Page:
In 1954 everyone’s favourite, loveable, Welsh drunkard, Dylan Thomas, penned Under Milk Wood, a ‘play for voices’ that quickly became one of the best-loved pieces of British literature. Set in the course of a single night and day, his sleepy Welsh town of Llareggub gives us a window into the everyday lives of ordinary Welsh villagers. But, for me, it is the beautiful, pervading sense of darkness in the book’s description of night that is captivating – I can vividly remember being transfixed by the first few lines. “Down to the sloeblack, slow, black, crowblack, fishboat – bobbing sea.” How could anybody not fall in love with this music?
It is this sense of cosy, coastal darkness that the artist Peter Blake captures and contorts wildly in his set of collages to accompany the work. Famous for his mad, eclectic album cover of The Beatles’ Sgt. Pepper’s Lonely Hearts Club Band, here Blake injects a wonderfully psychedelic, disturbing element into Thomas’ writing. His collages are full of twisted dream sequences, of colourful figures vying for space against lurid backgrounds filled with random flying objects. Looking at them, I feel sucked into Blake’s mismatched world where nothing is ever as it seems – even the “starless and bible-black” darkness of a small Welsh village. Whilst Dylan Thomas lyricises beautifully about the night (“the houses are blind as moles,”) Blake picks this world up and shakes it, rolling it over to reveal the crazed underside of our regular lives.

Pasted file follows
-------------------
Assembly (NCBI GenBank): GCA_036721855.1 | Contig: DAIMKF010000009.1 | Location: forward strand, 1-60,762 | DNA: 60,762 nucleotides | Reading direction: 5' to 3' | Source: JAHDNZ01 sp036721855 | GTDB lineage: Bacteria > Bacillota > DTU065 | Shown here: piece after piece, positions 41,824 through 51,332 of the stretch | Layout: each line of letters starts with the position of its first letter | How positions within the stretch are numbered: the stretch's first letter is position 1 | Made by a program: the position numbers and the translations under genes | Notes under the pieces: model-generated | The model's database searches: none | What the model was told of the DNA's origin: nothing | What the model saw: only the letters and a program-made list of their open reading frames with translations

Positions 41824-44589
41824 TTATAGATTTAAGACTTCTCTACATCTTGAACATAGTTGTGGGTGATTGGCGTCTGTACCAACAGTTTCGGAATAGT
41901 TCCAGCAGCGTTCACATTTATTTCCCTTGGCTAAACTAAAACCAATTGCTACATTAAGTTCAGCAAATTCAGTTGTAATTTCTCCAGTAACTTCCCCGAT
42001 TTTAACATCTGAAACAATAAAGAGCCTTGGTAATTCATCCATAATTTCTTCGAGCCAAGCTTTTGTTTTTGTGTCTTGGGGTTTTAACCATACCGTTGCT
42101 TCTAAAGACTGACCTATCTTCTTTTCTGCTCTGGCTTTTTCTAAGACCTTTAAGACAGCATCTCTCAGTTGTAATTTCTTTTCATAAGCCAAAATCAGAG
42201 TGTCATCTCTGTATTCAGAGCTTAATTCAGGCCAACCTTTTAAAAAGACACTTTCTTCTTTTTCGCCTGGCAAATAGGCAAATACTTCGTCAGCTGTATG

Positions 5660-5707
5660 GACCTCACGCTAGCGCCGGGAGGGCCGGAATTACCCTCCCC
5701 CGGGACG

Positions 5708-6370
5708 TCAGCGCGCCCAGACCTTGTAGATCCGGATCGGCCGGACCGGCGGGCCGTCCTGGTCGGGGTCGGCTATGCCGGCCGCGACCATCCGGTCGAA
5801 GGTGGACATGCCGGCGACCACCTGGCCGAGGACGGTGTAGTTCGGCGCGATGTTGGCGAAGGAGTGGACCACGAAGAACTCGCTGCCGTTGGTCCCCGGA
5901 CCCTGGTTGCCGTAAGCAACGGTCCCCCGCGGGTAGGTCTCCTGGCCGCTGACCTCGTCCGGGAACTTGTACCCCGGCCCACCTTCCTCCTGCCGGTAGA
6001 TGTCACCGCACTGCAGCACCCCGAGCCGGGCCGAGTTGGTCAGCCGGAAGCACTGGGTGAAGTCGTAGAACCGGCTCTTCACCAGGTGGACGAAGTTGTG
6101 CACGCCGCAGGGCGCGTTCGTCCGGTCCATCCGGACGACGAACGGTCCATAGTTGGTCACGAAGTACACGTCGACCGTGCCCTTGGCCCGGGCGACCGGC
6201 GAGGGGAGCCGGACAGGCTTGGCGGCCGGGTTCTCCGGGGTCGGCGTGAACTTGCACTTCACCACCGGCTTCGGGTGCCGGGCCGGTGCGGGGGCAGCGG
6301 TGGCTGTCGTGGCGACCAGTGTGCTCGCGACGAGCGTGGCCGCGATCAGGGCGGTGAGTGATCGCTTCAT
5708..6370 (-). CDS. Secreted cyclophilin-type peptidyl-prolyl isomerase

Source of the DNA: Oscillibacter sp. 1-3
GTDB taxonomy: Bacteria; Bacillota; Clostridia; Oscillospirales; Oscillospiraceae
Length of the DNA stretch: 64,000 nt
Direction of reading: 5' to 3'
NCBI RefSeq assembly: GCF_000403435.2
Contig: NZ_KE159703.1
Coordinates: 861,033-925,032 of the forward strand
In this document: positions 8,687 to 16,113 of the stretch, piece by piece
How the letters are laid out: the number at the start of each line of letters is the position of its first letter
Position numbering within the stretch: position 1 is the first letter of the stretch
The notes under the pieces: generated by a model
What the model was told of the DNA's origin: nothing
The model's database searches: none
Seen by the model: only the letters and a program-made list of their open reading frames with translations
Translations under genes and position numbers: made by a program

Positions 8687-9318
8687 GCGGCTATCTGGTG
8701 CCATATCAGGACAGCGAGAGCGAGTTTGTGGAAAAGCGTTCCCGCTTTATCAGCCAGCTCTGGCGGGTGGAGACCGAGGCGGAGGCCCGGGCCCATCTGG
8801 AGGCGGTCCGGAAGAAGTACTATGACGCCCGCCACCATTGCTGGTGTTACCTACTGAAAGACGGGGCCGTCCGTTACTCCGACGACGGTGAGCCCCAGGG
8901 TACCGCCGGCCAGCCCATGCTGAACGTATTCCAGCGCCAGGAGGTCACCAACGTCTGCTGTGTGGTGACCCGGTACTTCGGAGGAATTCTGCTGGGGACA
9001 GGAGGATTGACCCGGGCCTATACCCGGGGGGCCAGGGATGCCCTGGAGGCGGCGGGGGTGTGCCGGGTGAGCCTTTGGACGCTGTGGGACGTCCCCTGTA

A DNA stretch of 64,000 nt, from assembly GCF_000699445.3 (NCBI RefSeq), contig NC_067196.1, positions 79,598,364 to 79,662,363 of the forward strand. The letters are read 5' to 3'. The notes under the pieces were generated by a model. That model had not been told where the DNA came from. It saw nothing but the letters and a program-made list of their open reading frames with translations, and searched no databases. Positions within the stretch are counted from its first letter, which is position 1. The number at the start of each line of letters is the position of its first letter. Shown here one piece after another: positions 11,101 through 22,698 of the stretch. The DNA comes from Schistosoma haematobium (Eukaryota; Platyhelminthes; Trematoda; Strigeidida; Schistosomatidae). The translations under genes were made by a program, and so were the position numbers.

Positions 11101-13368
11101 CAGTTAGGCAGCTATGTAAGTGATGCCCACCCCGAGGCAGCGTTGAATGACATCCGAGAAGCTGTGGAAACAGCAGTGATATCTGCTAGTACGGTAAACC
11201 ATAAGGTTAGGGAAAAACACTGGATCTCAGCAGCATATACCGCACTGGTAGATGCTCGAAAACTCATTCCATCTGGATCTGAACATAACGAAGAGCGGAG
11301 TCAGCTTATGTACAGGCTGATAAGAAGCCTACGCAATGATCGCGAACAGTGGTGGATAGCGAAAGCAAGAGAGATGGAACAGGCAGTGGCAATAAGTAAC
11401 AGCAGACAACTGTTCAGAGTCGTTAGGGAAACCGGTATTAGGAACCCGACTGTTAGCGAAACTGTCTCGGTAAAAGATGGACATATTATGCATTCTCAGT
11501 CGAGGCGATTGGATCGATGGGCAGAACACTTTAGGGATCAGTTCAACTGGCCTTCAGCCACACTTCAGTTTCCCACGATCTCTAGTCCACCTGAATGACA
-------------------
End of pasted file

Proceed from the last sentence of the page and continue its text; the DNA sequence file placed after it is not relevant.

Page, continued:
Blake works with hundreds of scrapbooks, cutting out shapes that fascinate him – a gramophone, a tap dancing fox or a dining table. It perfectly captures Thomas’ writing, particularly the dark undercurrent. It should come as no surprise, after all, that Llareggub is ‘bugger all’ backwards.